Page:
• The Indian sugar industry remains the second largest rural agro-industry after cottontextiles. With over 600 operating sugar mills across India, about 50 million sugarcanefarmers and a large number of agricultural labourers are involved in sugarcanecultivation and ancillary activities; the industry remains a potent rural economy driver.Sugar trading in India is not easy as its price affects the budget of common man inIndia hence; it is a politically sensitive commodity. Currently all aspects of sugarindustry be it production consumption or sales is controlled. However growing marketpressure has made government look into partially decontrol the industry.Sugar production is expected to fall by one million tonnes in the next 2012-13marketing year starting October to around 25 million tonnes, on likely dip in output inMaharashtra and Karnataka, an industry body said.In the current marketing year (October-September), sugar output is pegged at 26million tonnes. Of which, mills have produced 25.5 million tonnes till May of thisyear2012.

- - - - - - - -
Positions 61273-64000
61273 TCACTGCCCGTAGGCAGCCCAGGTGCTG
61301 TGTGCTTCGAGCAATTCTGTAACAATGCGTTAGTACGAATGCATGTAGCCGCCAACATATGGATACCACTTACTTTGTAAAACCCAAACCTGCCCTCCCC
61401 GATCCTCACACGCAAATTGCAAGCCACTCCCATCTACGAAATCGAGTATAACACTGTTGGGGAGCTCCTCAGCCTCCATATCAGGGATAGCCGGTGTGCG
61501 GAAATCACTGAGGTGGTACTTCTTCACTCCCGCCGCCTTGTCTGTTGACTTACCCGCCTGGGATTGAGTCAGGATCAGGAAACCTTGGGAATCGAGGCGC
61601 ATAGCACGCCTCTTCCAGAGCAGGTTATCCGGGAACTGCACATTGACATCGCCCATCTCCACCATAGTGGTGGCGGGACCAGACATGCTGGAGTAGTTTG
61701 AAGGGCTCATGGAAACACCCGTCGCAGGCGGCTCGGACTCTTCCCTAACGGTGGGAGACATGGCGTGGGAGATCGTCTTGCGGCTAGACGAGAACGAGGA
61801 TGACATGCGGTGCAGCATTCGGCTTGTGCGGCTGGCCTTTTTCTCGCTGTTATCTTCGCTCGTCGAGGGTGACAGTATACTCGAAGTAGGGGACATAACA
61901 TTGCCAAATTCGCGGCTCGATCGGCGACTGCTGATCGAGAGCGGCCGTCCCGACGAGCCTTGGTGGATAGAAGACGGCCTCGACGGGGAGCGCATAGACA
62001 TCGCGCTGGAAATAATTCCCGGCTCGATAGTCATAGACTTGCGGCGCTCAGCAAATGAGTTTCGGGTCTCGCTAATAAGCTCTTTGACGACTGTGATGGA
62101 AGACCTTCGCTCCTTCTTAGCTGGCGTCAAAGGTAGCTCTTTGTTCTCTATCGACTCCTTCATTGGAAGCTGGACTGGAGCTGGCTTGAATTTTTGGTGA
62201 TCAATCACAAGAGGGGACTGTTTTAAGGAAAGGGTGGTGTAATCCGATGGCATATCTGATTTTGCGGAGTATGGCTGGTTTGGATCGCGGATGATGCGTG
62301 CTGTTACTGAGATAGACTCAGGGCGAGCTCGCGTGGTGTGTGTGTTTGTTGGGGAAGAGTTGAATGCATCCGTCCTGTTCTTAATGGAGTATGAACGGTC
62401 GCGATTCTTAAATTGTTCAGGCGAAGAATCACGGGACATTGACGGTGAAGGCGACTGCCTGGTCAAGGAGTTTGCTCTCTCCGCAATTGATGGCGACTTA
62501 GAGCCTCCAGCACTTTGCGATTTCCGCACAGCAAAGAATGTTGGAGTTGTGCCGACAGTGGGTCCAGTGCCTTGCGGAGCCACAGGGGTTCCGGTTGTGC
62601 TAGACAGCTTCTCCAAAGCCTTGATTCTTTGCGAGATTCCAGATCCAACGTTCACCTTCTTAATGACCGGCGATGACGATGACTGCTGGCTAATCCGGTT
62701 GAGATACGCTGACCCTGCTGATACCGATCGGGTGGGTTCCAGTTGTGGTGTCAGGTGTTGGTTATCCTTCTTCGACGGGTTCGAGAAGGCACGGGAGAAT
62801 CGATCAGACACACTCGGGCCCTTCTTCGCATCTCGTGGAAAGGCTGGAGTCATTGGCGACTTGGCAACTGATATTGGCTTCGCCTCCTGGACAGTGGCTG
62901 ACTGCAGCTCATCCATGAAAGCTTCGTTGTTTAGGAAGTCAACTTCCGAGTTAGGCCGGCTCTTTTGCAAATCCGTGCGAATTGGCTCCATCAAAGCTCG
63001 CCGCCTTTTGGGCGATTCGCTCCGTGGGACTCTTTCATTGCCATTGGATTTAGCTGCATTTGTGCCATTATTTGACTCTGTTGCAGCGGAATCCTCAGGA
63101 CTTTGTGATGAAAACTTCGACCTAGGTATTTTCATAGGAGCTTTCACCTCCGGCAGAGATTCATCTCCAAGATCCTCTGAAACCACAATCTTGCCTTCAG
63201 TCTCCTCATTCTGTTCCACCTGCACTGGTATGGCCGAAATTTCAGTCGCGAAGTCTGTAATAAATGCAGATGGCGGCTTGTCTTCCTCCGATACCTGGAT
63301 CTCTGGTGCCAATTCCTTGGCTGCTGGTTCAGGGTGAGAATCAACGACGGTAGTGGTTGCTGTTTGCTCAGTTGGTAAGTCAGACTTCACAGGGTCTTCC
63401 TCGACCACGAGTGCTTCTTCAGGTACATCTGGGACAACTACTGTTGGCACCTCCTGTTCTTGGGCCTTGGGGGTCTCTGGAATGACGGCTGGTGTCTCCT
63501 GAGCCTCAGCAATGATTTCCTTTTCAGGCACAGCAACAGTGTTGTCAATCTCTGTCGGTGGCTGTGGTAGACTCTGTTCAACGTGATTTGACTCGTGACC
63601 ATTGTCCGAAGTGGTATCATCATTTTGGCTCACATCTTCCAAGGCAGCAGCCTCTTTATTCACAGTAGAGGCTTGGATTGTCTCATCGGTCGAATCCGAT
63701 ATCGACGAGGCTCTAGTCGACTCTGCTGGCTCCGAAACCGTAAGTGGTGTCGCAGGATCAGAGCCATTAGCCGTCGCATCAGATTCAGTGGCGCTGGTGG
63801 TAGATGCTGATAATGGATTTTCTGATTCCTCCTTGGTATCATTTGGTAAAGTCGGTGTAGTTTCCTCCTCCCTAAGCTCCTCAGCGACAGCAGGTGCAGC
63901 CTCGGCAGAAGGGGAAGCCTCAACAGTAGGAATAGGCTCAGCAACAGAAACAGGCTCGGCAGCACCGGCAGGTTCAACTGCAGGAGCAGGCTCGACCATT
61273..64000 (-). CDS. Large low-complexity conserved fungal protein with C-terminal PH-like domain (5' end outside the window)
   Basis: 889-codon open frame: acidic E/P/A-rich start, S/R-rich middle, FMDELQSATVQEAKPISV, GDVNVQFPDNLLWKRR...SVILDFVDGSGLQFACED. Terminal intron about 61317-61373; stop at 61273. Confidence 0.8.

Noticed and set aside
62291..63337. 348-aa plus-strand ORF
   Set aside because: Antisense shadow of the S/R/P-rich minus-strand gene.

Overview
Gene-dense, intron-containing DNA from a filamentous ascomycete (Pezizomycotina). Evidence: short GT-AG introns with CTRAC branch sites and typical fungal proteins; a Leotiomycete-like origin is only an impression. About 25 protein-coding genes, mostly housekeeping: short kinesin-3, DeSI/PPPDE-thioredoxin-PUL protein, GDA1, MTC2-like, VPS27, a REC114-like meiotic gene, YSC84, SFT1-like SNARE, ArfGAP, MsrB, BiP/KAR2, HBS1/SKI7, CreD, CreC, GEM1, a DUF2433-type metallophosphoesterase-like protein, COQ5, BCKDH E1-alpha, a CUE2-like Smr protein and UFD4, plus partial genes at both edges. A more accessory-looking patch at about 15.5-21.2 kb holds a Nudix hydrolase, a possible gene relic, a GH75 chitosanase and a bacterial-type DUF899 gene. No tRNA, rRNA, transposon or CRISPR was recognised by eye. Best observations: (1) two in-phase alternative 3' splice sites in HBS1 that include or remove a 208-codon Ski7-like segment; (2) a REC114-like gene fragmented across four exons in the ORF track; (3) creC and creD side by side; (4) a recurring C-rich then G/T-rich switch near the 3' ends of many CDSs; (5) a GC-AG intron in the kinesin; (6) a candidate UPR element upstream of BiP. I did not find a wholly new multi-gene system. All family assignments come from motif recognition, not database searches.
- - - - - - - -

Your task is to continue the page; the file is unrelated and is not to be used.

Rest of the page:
• 2.4 Leading Player and Status Sugarcane Production by Area (Figures in 100,000 tons crystal weight basis) State 2008-09 2009-10 2010-11 2011-12 Final Revised Revised Forecast Andhra Pradesh 5.9 5.2 7.0 8.00 Bihar 2.1 2.6 3.0 3.0 Gujarat 10.1 11.9 13.0 14.0 Haryana 2.3 2.5 3.0 5.0 Karnataka 16.5 25.6 33.0 34.0 Maharashtra 45.8 70.7 93.0 93.0 Punjab 2.4 1.8 3.0 4.0 Tamil Nadu 16.0 12.8 17.0 23.0 Uttar Pradesh 40.6 51.8 62.0 64.0 Others 3.5 4.4 6.0 7.0 Total 145.38 189.12 240.0 255.002.41 Dhampur Sugar Mills Ltd.Dhampur is one of the leading integrated sugarcane processing companies in India andwe have always believed in harnessing the full potential of sugarcane. Our continuousand pioneering efforts have enabled us to develop and operate some of the mostefficient and integrated sugarcane complexes in the world.